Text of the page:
Who is the best player the New Orleans Saints ever drafted from the Florida St Seminoles?

From May 1 until the start of the 2016 NFL season on September 11, we’re going to list the best players that the Saints ever drafted from all 128 FBS schools, as of 2015.

Of course, there are a number of schools, including Air Force, Appalachian St., Arizona, Army, Baylor, Boise St., Bowling Green, Buffalo, Central Florida, Central Michigan, East Carolina, FAU, FIU, and South Alabama, in which the Saints have never drafted a player.

Yesterday, we looked at the best player the Saints ever drafted from Florida.

Today, we spotlight the best player the Saints ever drafted from Florida St.

When it comes to selecting the best player the Saints ever drafted from Florida St., the choice is between linebacker Reggie Freeman (1993), receiver Talman Gardner (2003), offensive lineman Montrae Holland (2003), defensive lineman Julian Pittman (1998), defensive back Patrick Robinson (2010), and offensive lineman Del Williams (1967).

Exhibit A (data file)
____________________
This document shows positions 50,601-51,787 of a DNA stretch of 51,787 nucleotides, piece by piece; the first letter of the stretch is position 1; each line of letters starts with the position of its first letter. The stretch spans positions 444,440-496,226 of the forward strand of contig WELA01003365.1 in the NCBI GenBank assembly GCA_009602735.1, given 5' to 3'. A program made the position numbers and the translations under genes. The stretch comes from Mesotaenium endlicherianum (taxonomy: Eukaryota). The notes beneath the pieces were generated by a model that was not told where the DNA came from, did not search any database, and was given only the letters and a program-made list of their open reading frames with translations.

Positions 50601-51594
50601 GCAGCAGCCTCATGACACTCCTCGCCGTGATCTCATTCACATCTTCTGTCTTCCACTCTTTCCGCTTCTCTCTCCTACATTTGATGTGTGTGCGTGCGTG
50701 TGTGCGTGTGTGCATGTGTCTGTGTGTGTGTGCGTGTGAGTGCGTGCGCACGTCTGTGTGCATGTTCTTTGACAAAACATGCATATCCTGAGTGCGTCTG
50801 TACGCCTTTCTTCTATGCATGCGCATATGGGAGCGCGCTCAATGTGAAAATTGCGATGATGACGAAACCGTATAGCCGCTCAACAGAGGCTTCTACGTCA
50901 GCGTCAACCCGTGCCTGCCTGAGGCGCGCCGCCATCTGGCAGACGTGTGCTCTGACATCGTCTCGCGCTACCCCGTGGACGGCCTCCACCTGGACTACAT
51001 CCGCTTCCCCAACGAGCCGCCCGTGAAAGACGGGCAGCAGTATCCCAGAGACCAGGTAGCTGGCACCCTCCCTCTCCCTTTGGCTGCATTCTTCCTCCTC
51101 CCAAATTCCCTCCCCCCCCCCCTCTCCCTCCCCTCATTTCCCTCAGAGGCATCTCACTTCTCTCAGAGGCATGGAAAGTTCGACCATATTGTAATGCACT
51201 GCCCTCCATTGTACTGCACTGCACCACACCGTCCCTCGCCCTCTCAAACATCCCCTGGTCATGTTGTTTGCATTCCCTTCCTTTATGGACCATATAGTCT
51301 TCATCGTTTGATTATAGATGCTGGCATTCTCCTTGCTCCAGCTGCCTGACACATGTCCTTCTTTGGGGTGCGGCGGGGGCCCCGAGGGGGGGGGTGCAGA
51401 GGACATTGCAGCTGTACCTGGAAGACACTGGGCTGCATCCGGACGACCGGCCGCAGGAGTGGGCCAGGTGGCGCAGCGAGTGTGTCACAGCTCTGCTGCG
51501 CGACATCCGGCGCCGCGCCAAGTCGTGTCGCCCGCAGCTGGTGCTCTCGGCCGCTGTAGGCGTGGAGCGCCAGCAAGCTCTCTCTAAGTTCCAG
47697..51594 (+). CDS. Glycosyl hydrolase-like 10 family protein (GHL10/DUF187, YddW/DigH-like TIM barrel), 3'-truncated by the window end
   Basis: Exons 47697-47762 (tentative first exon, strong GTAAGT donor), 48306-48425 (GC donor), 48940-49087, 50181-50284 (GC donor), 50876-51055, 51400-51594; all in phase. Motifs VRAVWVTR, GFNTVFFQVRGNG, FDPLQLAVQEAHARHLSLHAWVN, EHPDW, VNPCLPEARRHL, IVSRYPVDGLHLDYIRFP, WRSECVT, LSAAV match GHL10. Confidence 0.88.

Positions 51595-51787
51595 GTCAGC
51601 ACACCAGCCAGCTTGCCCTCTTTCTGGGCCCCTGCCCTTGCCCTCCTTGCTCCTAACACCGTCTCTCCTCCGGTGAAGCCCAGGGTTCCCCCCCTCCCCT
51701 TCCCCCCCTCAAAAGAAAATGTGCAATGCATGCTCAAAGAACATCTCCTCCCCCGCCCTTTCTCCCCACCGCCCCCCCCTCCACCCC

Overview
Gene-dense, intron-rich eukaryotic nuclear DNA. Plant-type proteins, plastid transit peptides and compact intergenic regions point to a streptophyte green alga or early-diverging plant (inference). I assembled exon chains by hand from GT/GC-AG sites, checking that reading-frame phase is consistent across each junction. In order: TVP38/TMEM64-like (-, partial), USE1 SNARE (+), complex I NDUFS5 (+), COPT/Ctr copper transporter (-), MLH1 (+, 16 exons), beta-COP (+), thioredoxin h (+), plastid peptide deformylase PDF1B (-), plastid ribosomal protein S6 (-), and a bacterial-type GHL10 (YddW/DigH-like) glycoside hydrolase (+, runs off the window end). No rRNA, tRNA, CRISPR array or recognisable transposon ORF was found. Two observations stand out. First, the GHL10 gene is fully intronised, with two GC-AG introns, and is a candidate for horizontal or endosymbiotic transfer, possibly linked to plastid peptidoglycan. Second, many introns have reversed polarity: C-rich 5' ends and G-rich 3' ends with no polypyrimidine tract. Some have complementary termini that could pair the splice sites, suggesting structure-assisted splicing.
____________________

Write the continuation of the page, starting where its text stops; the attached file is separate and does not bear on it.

The pick is going to be Robinson, a cornerback, who played 5 years for the Saints, from 2010-2014.

A native of Miami, Florida, Robinson was selected by the Saints in the 1st round, with the 32nd-overall pick of the 2010 NFL Draft.

The 5-foot-11, 190-pound Robinson played in 11 games as a rookie, with 4 starts, before playing in 15 games, with 7 starts, in 2011, compiling 4 interceptions.

Robinson became a starter in 2012, starting all 16 games, totaling 53 tackles and 3 interceptions.

In the second game of the 2013 season, Robinson suffered a patella injury that forced him to miss the rest of the year, before returning to play in 14 games, with 6 starts, in 2014

In 2015, Robinson moved on to play for the San Diego Chargers, accumulating 43 tackles and an interception.

In five seasons with the Saints, Robinson played in 58 games, including 33 as a starter, compiling 150 tackles and 9 interceptions.

In six seasons in the NFL, Robinson has played in 74 games, with 43 starts, totaling 193 tackles and 10 interceptions.